A spotter is someone who can ‘spot’ when the person may be becoming unwell and can let them know. It can be difficult for the person themselves to be aware of the mood changes involved – particularly in periods of elation. It is important to discuss this with the person when they are well and to agree a simple plan.
Practice actions that are helpful.
These might include:
- Giving the person you care about space to feel however they feel
- Not taking things personally
- Not rescuing, blaming, accusing or threatening
- Planning and doing one healthy thing every day that you enjoy
- Asking the person how you can help them
Suggest that they do more things that are helpful such as:
- Following the advice of health care professionals where applicable
- Going for a walk in the fresh air
- Reducing or eliminating alcohol
- Reducing sugar in the diet
- Looking for and paying attention to one thing each day that is working well
- Switching focus from how they are feeling to what they are doing
- Doing things like going for a walk or having a shower rather than waiting until they feel like it
- Acknowledging and catching any tendency to dismiss what is going well and focusing only on what is not going well
- Ignoring conversations focusing on ‘feeling better’ and increasing conversations on ‘doing things’
Two of the best ways you can help someone is to:
- Reach out and let them know you are there
- Get and take support for yourself
This might seem to you to be selfish but it could well give the person you are concerned about space to take responsibility for their own wellbeing. If you are busy doing things to care for yourself, the other person may feel less under pressure and may follow your example.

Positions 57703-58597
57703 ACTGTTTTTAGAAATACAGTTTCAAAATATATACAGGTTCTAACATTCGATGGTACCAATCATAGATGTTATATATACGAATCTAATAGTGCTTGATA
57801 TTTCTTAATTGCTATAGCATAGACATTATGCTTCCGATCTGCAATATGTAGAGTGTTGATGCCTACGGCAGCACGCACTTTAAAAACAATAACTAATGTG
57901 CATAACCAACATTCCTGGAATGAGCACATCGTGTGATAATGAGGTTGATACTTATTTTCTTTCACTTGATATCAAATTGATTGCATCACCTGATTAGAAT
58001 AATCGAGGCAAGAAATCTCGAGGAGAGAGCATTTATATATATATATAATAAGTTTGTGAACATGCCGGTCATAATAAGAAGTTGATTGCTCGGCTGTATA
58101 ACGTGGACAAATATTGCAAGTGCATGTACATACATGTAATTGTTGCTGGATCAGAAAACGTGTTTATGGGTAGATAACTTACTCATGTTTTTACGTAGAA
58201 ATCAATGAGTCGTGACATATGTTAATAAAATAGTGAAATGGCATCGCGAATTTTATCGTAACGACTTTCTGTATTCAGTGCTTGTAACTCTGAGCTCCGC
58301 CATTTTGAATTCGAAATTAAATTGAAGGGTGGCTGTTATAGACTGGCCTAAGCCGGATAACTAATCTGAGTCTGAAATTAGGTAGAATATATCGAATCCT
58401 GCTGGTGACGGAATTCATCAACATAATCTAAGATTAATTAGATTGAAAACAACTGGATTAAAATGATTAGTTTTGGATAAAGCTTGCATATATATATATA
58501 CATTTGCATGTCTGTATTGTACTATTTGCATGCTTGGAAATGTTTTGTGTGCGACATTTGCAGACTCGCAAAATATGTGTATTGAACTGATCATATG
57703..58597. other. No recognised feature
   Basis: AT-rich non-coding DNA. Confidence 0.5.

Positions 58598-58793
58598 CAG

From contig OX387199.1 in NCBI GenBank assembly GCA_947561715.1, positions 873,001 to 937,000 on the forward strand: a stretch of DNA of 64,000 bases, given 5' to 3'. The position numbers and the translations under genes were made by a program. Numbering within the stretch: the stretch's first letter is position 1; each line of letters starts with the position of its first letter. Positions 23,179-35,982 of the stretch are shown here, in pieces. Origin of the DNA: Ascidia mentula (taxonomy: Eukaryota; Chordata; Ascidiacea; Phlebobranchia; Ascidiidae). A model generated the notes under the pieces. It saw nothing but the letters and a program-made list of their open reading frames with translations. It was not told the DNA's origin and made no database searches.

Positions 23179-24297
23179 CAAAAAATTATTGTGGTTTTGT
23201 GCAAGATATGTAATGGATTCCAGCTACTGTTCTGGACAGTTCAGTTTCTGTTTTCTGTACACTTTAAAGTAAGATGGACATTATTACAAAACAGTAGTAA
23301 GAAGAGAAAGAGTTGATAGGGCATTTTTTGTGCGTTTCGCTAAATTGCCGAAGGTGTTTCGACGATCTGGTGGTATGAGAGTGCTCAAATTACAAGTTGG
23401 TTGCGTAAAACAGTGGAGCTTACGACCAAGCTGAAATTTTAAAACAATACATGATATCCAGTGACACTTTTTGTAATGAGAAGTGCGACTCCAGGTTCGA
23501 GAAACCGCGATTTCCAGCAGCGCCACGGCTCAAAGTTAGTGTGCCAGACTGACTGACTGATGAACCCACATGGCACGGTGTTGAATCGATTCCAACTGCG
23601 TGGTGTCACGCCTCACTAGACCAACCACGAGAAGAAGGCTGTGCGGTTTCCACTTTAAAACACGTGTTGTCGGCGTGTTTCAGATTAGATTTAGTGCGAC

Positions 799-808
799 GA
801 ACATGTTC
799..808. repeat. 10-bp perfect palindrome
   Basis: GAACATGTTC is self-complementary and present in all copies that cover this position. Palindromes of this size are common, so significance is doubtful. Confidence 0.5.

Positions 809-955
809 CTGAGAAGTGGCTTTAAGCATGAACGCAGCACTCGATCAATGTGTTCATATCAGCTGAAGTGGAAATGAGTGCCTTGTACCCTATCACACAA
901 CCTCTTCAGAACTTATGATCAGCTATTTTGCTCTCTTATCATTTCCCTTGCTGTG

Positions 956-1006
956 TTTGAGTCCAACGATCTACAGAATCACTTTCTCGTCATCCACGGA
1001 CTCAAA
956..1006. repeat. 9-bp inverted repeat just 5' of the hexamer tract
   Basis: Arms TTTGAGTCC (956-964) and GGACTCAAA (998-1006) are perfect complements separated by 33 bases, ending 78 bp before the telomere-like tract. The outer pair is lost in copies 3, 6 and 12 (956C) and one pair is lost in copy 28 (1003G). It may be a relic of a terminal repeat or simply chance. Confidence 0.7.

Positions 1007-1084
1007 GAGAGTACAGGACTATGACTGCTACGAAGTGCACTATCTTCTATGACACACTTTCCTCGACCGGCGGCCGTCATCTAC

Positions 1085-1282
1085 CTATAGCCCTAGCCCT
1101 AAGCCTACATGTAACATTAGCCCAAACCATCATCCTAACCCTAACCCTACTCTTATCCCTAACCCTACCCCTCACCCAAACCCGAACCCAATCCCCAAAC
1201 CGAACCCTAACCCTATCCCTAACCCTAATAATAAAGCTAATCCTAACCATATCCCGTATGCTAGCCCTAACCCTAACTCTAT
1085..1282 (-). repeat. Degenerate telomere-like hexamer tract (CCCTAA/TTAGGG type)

Many people resist caring for themselves when someone they care about has depression or bipolar disorder. Some see this suggestion as selfish and wonder how anyone could look after themselves when someone they care about is unwell. Others agree that it is a good idea but want to wait until the person they are concerned for feels better first. A third group of people recognise the wisdom in caring for themselves – really caring for themselves – so that they are then able to care well for someone else.
We can only give what we have and if we give and give and give, the day may come when we simply have nothing more to give. There is a very good reason why, when flying, we are asked to put our own oxygen masks on first in the event of an emergency before we turn to help someone else. If we are not ok ourselves we may not be able to properly help someone else. Consistently prioritising someone else’s wellbeing at the expense of our own can cause harm both to them and to us. If you place all your energies on caring for someone else, hoping that when they feel better, you will too, you are leaving yourself at risk of ending up feeling exhausted, demoralised, upset, distressed, angry, and possibly even depressed!